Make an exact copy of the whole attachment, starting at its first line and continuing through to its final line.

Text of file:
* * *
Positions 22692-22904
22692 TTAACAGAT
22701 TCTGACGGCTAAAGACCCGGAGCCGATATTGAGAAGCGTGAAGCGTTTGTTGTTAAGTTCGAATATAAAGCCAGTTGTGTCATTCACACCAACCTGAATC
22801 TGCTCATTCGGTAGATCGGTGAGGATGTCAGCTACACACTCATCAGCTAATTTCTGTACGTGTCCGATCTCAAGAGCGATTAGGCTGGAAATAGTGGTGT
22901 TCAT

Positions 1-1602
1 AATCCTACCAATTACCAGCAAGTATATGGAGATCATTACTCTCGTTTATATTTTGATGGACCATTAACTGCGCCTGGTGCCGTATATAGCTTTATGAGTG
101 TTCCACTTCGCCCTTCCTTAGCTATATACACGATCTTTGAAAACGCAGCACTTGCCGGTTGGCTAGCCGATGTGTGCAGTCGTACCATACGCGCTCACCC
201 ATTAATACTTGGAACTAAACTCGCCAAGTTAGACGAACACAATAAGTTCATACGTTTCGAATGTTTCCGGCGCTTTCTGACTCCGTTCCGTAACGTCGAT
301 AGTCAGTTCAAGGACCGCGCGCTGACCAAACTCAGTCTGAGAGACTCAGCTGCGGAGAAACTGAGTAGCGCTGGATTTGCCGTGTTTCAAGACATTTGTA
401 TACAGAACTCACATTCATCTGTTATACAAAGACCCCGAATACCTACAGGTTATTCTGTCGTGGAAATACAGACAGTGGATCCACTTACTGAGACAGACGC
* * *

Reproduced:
Positions 22692-22904
22692 TTAACAGAT
22701 TCTGACGGCTAAAGACCCGGAGCCGATATTGAGAAGCGTGAAGCGTTTGTTGTTAAGTTCGAATATAAAGCCAGTTGTGTCATTCACACCAACCTGAATC
22801 TGCTCATTCGGTAGATCGGTGAGGATGTCAGCTACACACTCATCAGCTAATTTCTGTACGTGTCCGATCTCAAGAGCGATTAGGCTGGAAATAGTGGTGT
22901 TCAT

Positions 1-1602
1 AATCCTACCAATTACCAGCAAGTATATGGAGATCATTACTCTCGTTTATATTTTGATGGACCATTAACTGCGCCTGGTGCCGTATATAGCTTTATGAGTG
101 TTCCACTTCGCCCTTCCTTAGCTATATACACGATCTTTGAAAACGCAGCACTTGCCGGTTGGCTAGCCGATGTGTGCAGTCGTACCATACGCGCTCACCC
201 ATTAATACTTGGAACTAAACTCGCCAAGTTAGACGAACACAATAAGTTCATACGTTTCGAATGTTTCCGGCGCTTTCTGACTCCGTTCCGTAACGTCGAT
301 AGTCAGTTCAAGGACCGCGCGCTGACCAAACTCAGTCTGAGAGACTCAGCTGCGGAGAAACTGAGTAGCGCTGGATTTGCCGTGTTTCAAGACATTTGTA
401 TACAGAACTCACATTCATCTGTTATACAAAGACCCCGAATACCTACAGGTTATTCTGTCGTGGAAATACAGACAGTGGATCCACTTACTGAGACAGACGC